Don’t be afraid to set a ridiculous goal like I did. I’ve since changed my goal to something much more realistic, but setting a high “target” hourly rate in the beginning helped put everything in perspective for me.

Your Time With Friends and Family Matters

If you read my previous articles, you’ll notice that I’m very driven by money (I’m driven by other things, chill)—so much so that I’ve gotten in trouble with previous relationships, friends, and family for only ever wanting to talk business.

However, my perspective has begun to shift. Maybe it’s because I’m getting older. Maybe it’s because of a newfound sense of awareness thanks to the books I’ve been reading. I’m not sure. But what I can tell you is that your time with friends and family matters. It’s immensely valuable time, and the only way it can really be quantified is with the understanding that “I want more of it.”

When my clients are undergoing projects or aiming to expand their portfolios, I’ll sometimes ask them why they are doing what they are. Ultimately, they want to work less and spend more time with their families, all while getting paid.

As your portfolio or operations grow, so do your headaches. With headaches come less family time. In a perfect world, we’d have unlimited family time, no work, and still get paid.

If your goals are to increase your family time and decrease your work time, you need to make sure that your investment strategy and decisions actually align with those goals.

Your Investment Strategy Should Align With How You Want to Value Your Time

Once you have defined what your time is worth, both from a monetary and “family time” perspective, you should ask yourself whether your current investment strategy and investment decisions makes sense.

I often see a mismatch between time goals and investment strategy. Take the guy or gal who quits their job in order to have flexibility to raise their newborn child, only to find that the flipping business they started soon consumes every waking hour they have. Now they are working harder and longer than they were before.

I encourage you to build a passive portfolio or business that earns money while you sleep. This type of strategy will allow for maximum family time while increasing the overall monetary value of your hour. Note that the investment does not need to be super passive from the get-go. You could say, “Within the next five years, I want to have extremely passive earnings.” That may require some hard and long work today. You just need to monitor your strategy over time and make changes. Today, it may make sense to buy single or multifamily property, but by year five, it might make sense to only place money in syndications or other extremely passive vehicles. Don’t fall into the trap of continuously building out a huge portfolio, because one day it will become an operational headache that you likely didn’t intend for it to be.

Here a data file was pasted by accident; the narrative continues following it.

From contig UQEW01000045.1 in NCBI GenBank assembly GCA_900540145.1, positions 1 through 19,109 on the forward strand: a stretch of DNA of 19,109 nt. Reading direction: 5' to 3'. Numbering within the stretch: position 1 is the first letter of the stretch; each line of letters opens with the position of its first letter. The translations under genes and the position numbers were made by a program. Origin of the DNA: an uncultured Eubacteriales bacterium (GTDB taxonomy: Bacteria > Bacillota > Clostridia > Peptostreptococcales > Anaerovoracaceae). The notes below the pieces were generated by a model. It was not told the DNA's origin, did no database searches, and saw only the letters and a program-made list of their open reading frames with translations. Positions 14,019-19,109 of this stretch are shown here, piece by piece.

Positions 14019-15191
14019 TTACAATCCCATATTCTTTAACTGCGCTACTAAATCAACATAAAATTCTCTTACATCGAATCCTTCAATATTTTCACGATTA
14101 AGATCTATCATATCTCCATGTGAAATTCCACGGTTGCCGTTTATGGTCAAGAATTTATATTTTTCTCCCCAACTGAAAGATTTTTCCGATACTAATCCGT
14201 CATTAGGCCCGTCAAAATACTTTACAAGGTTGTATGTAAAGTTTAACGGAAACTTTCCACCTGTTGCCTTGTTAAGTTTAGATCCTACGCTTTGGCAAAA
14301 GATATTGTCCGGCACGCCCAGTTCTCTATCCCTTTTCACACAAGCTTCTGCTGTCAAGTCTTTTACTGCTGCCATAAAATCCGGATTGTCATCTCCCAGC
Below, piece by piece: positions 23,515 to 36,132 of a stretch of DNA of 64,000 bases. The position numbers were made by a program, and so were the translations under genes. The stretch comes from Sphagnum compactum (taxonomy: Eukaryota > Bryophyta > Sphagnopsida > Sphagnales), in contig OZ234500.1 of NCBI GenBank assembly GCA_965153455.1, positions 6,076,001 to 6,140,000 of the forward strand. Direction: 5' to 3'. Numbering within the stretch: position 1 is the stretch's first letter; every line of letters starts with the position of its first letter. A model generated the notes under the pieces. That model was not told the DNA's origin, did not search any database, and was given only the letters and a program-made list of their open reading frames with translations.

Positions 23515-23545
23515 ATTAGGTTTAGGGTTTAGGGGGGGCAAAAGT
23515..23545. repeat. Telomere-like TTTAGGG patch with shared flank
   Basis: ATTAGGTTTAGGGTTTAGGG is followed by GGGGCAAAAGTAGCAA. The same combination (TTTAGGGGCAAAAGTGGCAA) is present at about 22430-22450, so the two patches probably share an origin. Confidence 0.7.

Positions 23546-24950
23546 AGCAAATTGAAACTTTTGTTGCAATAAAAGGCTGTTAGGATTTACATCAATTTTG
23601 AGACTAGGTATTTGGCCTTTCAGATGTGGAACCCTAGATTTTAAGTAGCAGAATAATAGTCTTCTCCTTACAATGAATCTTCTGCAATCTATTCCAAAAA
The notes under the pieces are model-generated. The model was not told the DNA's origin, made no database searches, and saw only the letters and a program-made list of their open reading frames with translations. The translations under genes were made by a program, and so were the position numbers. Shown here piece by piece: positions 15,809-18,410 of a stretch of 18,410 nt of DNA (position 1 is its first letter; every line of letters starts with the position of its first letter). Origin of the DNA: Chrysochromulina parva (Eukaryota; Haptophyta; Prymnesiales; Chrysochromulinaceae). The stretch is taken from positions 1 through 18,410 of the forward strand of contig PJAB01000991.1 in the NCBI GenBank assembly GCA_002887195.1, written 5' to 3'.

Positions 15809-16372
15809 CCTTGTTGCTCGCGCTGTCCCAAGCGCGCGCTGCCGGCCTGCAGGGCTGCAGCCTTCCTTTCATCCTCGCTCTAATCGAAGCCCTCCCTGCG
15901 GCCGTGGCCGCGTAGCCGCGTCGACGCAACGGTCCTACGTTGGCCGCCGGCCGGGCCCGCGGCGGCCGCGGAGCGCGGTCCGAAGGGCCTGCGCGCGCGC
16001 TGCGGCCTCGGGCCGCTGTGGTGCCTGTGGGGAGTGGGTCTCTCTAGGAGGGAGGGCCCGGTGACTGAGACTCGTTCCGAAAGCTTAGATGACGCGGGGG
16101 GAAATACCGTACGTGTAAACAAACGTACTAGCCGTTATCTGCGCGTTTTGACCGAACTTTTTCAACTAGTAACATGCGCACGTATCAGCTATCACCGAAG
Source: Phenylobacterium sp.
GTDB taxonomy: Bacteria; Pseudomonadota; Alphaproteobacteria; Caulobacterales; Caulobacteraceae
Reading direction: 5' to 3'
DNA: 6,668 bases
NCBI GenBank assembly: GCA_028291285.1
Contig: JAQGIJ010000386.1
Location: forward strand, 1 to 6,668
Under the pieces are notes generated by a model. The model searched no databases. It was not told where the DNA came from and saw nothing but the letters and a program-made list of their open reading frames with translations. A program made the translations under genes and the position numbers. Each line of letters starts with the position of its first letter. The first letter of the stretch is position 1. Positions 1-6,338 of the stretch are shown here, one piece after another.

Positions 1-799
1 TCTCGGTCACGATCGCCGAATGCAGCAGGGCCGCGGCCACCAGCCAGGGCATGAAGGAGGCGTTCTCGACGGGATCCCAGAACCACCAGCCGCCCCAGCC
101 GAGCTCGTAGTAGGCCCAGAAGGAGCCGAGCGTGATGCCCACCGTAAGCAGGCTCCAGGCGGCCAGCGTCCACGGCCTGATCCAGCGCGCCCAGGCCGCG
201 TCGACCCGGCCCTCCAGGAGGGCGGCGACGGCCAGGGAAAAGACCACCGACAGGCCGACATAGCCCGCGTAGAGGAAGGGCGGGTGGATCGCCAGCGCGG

I can’t tell you what your investment strategy should look like, but I can tell you that you need to think about where you want to be and how your investment strategy will help you get there. Investors often do not understand the amount of time it takes to scale a portfolio or a business—especially new investors who are well capitalized.


The Dilemma for Well Capitalized New Investors

I always enjoy on-boarding a client who is well capitalized and has the ability to scale a portfolio rather quickly. If they are a new investor, the first thing I will ask is, “What’s the point? Where is it that you truly want to be in five years?” Most of these folks will answer with a cash flow number to sustain their standard of living.

Interestingly, many of these folks do not want to spend significant amounts of time managing their investments. They are seeking returns higher than the equity markets can generally provide, yet they want to be hands-off.

Once I know they they want to be hands-off, I’ll generally ask probing questions about what they think a hands-off real estate portfolio looks like. The majority of the time, in the new investor’s mind, a hands-off real estate portfolio includes personally owning a large amount rental real estate.

For instance, many of my clients wish to cash flow $15,000 per month. If that’s the goal, then the portfolio really need to cash flow $20,000-$25,000 per month to account for reserves without ever needing to affect the investor’s monthly draw of $15,000. If your average property (assume single family since new investors seem to love single family) generates $200 per month, you need 100 properties to reach the $20,000 per month goal.